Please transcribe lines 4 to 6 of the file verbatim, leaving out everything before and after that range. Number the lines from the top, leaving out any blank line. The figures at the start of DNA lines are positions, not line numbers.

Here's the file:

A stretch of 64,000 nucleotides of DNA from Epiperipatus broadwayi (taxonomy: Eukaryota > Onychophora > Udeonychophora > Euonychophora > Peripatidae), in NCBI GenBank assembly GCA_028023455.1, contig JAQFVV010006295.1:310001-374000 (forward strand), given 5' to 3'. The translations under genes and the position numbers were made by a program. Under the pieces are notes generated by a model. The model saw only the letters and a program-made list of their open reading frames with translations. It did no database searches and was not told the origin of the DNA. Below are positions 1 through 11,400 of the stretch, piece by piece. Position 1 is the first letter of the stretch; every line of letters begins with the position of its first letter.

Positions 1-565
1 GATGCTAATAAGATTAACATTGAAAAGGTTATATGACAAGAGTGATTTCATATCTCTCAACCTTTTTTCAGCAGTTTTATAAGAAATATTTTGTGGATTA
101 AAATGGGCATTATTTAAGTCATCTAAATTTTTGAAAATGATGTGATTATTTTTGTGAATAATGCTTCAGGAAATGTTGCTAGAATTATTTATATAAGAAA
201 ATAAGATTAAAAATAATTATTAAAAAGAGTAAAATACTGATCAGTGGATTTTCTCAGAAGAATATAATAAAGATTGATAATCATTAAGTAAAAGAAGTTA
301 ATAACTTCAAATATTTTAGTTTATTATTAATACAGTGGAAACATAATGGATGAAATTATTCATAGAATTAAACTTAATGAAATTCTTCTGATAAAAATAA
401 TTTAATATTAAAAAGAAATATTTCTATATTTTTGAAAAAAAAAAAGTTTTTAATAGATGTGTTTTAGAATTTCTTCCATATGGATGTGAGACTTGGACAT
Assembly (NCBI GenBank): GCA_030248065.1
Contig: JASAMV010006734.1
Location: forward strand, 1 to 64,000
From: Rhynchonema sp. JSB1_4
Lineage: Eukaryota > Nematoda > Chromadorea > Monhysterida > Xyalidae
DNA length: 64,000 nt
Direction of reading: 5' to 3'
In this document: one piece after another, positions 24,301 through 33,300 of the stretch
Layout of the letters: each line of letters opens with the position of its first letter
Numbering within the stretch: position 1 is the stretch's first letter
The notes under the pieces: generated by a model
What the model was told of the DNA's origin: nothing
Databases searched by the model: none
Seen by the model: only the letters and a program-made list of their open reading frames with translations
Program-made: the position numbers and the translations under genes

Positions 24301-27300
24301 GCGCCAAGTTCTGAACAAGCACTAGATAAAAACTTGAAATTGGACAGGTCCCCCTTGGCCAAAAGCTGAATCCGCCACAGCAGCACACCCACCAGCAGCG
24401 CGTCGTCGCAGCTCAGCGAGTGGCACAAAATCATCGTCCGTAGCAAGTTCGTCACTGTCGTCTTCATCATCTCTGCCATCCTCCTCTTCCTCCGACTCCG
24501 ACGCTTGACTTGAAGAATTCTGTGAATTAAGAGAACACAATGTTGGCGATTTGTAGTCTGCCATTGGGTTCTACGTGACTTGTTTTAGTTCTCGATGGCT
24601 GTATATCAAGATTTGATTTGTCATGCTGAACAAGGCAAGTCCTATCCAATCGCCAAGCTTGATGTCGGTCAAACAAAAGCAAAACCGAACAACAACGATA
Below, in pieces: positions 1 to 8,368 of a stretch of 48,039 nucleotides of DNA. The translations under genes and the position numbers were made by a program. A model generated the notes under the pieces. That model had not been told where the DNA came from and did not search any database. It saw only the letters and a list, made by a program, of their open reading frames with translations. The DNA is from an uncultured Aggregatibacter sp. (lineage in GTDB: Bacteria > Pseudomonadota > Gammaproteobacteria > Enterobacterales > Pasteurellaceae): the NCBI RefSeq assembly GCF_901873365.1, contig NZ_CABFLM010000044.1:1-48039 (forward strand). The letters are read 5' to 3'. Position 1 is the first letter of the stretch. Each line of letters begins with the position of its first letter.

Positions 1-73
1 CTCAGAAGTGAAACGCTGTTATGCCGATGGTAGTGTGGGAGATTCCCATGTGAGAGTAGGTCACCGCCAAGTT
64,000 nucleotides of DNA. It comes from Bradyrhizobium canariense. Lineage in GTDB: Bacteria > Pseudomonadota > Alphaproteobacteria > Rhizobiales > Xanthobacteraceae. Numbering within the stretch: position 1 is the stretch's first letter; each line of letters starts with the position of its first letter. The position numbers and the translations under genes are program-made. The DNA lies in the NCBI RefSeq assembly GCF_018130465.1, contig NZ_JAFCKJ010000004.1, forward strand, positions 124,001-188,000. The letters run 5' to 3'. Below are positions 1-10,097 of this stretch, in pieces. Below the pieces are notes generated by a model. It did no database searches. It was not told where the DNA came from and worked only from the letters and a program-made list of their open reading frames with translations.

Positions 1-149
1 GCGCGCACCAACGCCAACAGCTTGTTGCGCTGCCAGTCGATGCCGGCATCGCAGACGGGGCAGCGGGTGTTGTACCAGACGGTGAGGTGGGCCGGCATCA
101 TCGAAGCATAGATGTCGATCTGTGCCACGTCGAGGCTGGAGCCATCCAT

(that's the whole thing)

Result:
101 AAATGGGCATTATTTAAGTCATCTAAATTTTTGAAAATGATGTGATTATTTTTGTGAATAATGCTTCAGGAAATGTTGCTAGAATTATTTATATAAGAAA
201 ATAAGATTAAAAATAATTATTAAAAAGAGTAAAATACTGATCAGTGGATTTTCTCAGAAGAATATAATAAAGATTGATAATCATTAAGTAAAAGAAGTTA
301 ATAACTTCAAATATTTTAGTTTATTATTAATACAGTGGAAACATAATGGATGAAATTATTCATAGAATTAAACTTAATGAAATTCTTCTGATAAAAATAA